Wellington brothers come across monster squid washed up on beach

Three brothers out for a morning dive in Wellington made an unexpected find when they came across a monster 4.2m long giant squid.

Daniel, Jack and Freediving Mask Matthew Aplin were driving along on a track near Red Rocks on the city’s south coast when they came across the massive beached cephalod.   

The brothers said they had come across sharks while on their diving trips but had never seen a squid of that size.

Diver Jack Aplin (pictured) was with his three brothers searching for a diving spot on Wellington's southern beaches on Sunday morning when he came across a monster 4.2m long squid

Diver Jack Aplin (pictured) was with his three brothers searching for a diving spot on Wellington's southern beaches on Sunday morning when he came across a monster 4.2m long squid

Diver Jack Aplin (pictured) was with his three brothers searching for a diving spot on Wellington’s southern beaches on Sunday morning when he came across a monster 4.2m long squid

Jack Aplin said he and Freediving Watch his brothers got a tape measure out to find out the size of the squid after they came back from diving.

Unsure who to notify of their unlikely find, the trio eventually decided to contact NIWA (National Institute of Water and Atmospheric Research) who arranged to have the squid collected. 

A Department of Conservation spokesman said the specimen was likely a giant squid – which he said are ‘not common but not rare’.

Social media commenters were quick to make light of the discovery – posted on the Ocean Hunter Spearfishing & Freediving Fins Specialists Facebook page.

Matthew Aplin (pictured) and his brothers were not sure what to do with their giant discovery - and eventually called NIWA (National Institute of Water and Atmospheric Research), who arranged to have the squid collected.

Matthew Aplin (pictured) and his brothers were not sure what to do with their giant discovery - and eventually called NIWA (National Institute of Water and Atmospheric Research), who arranged to have the squid collected.

Matthew Aplin (pictured) and Freediving Suit his brothers were not sure what to do with their giant discovery – and eventually called NIWA (National Institute of Water and Atmospheric Research), who arranged to have the squid collected.

One said: ‘That’s a whole heap of calamari’ 

Another added: ‘People worry about sharks.

Bugger seeing that in the water.’

Others compared the brothers’ find to the colossal squid held at Te Papa – the  Museum of New Zealand in Wellington – where a 5.4m colossal squid is on display.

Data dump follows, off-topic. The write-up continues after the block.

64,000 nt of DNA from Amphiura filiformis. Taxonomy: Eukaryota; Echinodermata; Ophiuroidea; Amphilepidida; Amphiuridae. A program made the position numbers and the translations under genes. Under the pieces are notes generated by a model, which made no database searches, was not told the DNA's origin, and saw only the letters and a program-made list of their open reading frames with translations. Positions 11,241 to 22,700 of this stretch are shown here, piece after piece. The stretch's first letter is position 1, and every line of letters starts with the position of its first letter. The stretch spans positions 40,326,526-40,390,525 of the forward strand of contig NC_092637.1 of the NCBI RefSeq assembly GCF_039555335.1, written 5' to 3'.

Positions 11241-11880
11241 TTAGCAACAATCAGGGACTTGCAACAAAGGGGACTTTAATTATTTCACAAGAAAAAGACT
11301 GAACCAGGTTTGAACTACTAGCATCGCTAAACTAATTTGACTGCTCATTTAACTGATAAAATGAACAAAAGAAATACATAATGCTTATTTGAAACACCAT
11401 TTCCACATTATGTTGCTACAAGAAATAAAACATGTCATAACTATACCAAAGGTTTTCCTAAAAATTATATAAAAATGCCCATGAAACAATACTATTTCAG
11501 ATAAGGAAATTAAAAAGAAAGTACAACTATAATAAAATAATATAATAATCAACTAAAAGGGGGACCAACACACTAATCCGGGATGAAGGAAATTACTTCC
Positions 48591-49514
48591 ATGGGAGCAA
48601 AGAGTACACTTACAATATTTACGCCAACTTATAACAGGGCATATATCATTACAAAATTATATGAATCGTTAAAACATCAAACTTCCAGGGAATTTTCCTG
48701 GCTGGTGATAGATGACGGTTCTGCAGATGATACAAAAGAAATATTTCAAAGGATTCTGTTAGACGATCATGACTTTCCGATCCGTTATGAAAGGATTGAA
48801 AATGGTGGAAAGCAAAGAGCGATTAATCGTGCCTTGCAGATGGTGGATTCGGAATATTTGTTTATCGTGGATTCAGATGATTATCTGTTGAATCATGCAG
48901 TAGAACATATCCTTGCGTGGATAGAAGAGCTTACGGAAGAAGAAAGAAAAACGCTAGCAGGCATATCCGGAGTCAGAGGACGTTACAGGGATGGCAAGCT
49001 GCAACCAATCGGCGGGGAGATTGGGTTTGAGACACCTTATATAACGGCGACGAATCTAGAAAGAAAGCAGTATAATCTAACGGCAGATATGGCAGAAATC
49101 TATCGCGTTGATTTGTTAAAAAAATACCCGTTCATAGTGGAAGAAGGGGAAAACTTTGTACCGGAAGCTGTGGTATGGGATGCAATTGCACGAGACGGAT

One commenter on the Ocean Hunter Spearfishing & Freediving Specialists Facebook page, where the photos were uploaded, joked about the amount of food the squid could provide

One commenter on the Ocean Hunter Spearfishing & Freediving Specialists Facebook page, where the photos were uploaded, joked about the amount of food the squid could provide

One commenter on the Ocean Hunter Spearfishing & Freediving Specialists Facebook page, where the photos were uploaded, joked about the amount of food the squid could provide

Another said the sight of the 4.2-metre long squid in the water would be more terrifying than encountering a shark

Another said the sight of the 4.2-metre long squid in the water would be more terrifying than encountering a shark

Another said the sight of the 4.2-metre long squid in the water would be more terrifying than encountering a shark

Other commenters on the Facebook thread said the massive find on the south Wellington beach was even more impressive than the squid specimen held at the city's Te Papa museum - which measures 5.4m in length

Other commenters on the Facebook thread said the massive find on the south Wellington beach was even more impressive than the squid specimen held at the city's Te Papa museum - which measures 5.4m in length

Other commenters on the Facebook thread said the massive find on the south Wellington beach was even more impressive than the squid specimen held at the city’s Te Papa museum – which measures 5.4m in length

One commenter said: ‘This is significantly more impressive than the Te Papa squid.’

Another even added that the discovery looked ‘bigger than the one in Te Papa’.

The squid ended up bringing the trio good luck – who ended the day’s diving with a bag full of paua, an edible sea snail, and butterfish.

Some commenters on social media compared the giant squid to the 5.4m-long colossal squid on display at Wellington's Te Papa museum

Some commenters on social media compared the giant squid to the 5.4m-long colossal squid on display at Wellington's Te Papa museum

Some commenters on social media compared the giant squid to the 5.4m-long colossal squid on display at Wellington’s Te Papa museum